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July 13, 2016

A Review of Two WWII Novels: The Nightingale and All the Light We Cannot See

By Alison DeLuca

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This year I read two amazing books about World War II: The Nightingale by Kristin Hannah and All the Light We Cannot See by Anthony Doerr. Lovely and tragic as jewels on a woman killed by gunfire, these books are deadly wonders.

The novels are similar and different at the same time. Both are set in France during WWII. Both feature Germans in sympathetic roles, Hannah and Doerr sidestepping cardboard cut-out characterizations. Both books feature bravery that comes from ordinary people in extraordinary circumstances.


The Nightingale by Kristin Hannah

cover of The Nightingal
Unsparing in its description of the horrors of everyday life in the midst of wartime, Hannah jumps into her story with French refugees. As the starving families flee their farms and the German army, they in turn spread ruination, the kind that comes from starvation and despair.


Two sisters, Vianne and Isabelle, are drawn into the war. Isabelle, a headstrong beauty, goes gladly. Vianne, a married housewife, protests her involvement…yet each will be tested to the utmost.

The daughters of a WWI veteran (whose involvement in the Great War has left terrible scars,) Vianne and Isabelle seem, at first, complete opposites. One accepts the German invasion philosophically, determined to make the best of a bad situation. Vianne is the one running their parents’ house, the one who is married and has a child. Her focus is to keep the house running during the wave of refugees. Her goals are simple: do her teacher’s job and put food on the table.

Isabelle is infuriated by Vianne’s complaceney. She wants to reach out to the refugee families, fight against the Germans, and follow her new love to Paris to become part of the Resistance. A headstrong young girl expelled from several schools, she doesn’t understand fighting the Germans (or even helping refugees) brings its own terrible consequence.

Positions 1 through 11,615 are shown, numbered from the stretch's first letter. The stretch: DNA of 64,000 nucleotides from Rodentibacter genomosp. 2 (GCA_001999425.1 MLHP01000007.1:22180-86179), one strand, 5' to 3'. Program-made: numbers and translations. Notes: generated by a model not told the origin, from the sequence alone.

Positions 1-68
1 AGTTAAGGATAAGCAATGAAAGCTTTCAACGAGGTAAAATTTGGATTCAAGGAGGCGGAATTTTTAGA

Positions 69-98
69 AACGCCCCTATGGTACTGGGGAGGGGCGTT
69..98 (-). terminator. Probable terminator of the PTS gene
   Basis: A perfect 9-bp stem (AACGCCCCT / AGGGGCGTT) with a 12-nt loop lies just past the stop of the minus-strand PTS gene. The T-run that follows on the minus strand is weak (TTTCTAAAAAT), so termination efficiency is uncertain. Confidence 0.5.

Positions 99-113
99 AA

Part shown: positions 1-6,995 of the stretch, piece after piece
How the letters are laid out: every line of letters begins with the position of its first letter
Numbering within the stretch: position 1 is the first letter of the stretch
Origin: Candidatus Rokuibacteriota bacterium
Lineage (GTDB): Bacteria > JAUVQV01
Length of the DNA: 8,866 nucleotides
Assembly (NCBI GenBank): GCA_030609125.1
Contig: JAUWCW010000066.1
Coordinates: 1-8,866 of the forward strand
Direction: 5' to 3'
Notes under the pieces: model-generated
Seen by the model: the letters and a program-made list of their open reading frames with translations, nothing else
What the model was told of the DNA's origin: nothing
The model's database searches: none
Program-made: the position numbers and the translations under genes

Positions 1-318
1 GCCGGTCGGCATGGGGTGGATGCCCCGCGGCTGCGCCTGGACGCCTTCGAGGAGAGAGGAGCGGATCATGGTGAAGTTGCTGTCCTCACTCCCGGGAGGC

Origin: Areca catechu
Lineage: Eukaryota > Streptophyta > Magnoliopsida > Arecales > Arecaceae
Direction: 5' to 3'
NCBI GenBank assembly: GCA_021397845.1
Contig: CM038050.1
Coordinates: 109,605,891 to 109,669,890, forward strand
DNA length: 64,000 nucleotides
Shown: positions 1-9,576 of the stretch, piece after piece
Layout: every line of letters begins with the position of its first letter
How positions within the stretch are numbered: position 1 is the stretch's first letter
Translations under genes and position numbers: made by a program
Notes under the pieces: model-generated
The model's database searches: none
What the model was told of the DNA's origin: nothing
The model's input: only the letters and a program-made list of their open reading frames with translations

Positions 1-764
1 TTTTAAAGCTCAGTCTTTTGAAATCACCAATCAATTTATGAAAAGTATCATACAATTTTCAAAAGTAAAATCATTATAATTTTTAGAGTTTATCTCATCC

WWII tank
photo courtesy of pixabay
As the war winds on, Isabelle is drawn into helping downed pilots in France but finds Resistance is not as romantic as she thought. As for Vianne, she finds it is impossible to stay completely sheltered from the war.

Hannah doesn’t shy away from the grim face of war or the horrors of torture and starvation. If you like learning about French life during WWII, I highly recommend this book. Once I began, it was nearly impossible to put down – although the writing was fairly standard stuff. This is a Ken Follett-type of novel, where events are so fascinating you have to find out what happens on the next page, but the author doesn’t bother with poetic language. Hannah prose is as straightforward as Vianne herself, although there are times when it sings – during a first kiss, a dreadful parting, or the family ceremony of tying wool on a tree to represent a person or memory.


Buy The Nightingale at Amazon


All the Light We Cannot See by Anthony Doerr


cover All the Light We Cannot See
Doerr's novel is told with soaring language and endlessly inventive turns of phrase. The story of Marie-Laure, a blind girl left behind in Saint-Malo when her father is brought to prison in Germany. It is also the story of Werner Pfenning, a boy genius with technology and radios who is conscripted into the German army.